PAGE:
A Conversation About ISIS

Last weekend I preached a message that touched on the way we view our enemies (you can watch it here). I then receieved an email from a lady in our church who began to wrestle with these ideas and explore them further. I’m reposting my correspondence with her (with permission) in hopes that it might address questions you have as well. Or even better, get you to a place where you start asking these types of questions. I have edited it slightly for grammar or for better readability.

I’ll be the first to tell you that I’m physically sickened when I hear or see what ISIS is doing. My heart aches as I know does the heart of God. Arriving at some of these tougher answers is not by ignoring the darkness we see in the world, but rather by looking for the light of Christ in the midst of that darkness.

Here’s her initial email:


A Few Good Men… and Women

Do you see what God sees?

Intentional Living

Here’s a video we shot for TheIntentionalLife.com about our experience as foster parents.

"Save us from these comforts. Break us of our need for the familiar. Spare us any joy that’s not of You, and we will worship You."

18th Century Puritan Prayer

The Story Comes Full Circle

We are going through The Story at Central right now and this past weekend we covered Joshua and the city of Jericho. I had a few people ask me about how we reconcile God’s command for the Israelites to wipe everyone out. That includes women and children. Stop for a moment and actually imagine God asking you to carry out that order. Sound horrific? Hopefully it does. This leads us to a problem that any critical thinker who ponders this story has to wrestle with. What do we do with this story in light of what we see in Jesus?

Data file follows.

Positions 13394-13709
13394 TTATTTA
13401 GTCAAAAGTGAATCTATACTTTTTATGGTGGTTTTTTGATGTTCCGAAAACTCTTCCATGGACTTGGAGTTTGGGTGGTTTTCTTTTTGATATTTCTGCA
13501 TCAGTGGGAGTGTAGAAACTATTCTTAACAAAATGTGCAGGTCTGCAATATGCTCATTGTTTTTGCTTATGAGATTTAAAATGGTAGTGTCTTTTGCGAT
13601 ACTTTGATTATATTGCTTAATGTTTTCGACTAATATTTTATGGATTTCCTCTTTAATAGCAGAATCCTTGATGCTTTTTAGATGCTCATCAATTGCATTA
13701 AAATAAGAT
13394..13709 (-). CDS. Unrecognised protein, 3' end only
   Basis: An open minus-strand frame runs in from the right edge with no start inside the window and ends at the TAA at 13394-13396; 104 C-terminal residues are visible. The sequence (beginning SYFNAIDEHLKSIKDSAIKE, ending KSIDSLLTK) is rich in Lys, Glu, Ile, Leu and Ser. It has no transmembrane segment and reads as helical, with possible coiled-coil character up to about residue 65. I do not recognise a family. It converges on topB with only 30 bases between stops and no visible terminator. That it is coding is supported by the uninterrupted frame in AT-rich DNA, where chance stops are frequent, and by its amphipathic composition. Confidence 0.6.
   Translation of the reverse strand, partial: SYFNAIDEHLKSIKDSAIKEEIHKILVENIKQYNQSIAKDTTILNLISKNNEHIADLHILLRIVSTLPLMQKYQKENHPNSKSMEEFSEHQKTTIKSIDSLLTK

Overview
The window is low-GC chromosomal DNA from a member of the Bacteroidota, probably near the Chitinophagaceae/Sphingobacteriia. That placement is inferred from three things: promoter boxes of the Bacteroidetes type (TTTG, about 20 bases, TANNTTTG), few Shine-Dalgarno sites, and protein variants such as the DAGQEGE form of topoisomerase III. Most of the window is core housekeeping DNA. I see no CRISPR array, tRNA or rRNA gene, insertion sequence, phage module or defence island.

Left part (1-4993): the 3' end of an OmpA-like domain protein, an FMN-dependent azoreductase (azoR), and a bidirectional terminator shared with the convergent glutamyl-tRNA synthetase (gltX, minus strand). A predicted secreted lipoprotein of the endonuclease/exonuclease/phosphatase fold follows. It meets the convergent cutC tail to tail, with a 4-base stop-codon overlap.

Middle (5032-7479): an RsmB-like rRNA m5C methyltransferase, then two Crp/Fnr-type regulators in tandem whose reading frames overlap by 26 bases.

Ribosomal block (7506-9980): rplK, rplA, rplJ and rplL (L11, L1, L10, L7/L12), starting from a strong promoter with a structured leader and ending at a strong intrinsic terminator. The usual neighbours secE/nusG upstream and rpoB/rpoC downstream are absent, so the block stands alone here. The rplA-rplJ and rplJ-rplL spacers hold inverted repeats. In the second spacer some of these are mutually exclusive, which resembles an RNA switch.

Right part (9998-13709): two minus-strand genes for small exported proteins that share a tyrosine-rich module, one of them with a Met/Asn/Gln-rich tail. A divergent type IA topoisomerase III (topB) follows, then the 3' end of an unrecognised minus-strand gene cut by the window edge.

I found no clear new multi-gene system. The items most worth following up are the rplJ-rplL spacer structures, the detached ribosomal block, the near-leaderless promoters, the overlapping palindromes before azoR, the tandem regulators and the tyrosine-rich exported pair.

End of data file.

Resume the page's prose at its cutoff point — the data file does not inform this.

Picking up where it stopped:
We have a few obvious answers to this question:

  1. It is literal history and we must accept it as is.
  2. It is an allegory and is not to be taken literally in any way (as the early theologian Origen does)
  3. Something else is going on with this narrative that requires deeper interpretation.


The Gift of Bad Leaders

I’ve arrived at a leadership axiom after a couple different observations collided together in my head.

Example #1: Recently I watched as one of the people on my team had to navigate a difficult situation. To top it off, he was fixing a problem from someone else. On one hand, it wasn’t fair he had to do this. But that comes with the territory when you lead well. It was precisely because of his great leadership he was given the task of fixing another person’s problem.

Example #2: This coincided with a story I was reading about Moses. As Moses is receiving the “big ten,” his brother Aaron is busy enabling the Israelites to start making their own gods and essentially forgetting everything God had just done for them. When Moses confronts his brother, Aaron gives a typical—yet awesomely moronic—defense of his poor leadership: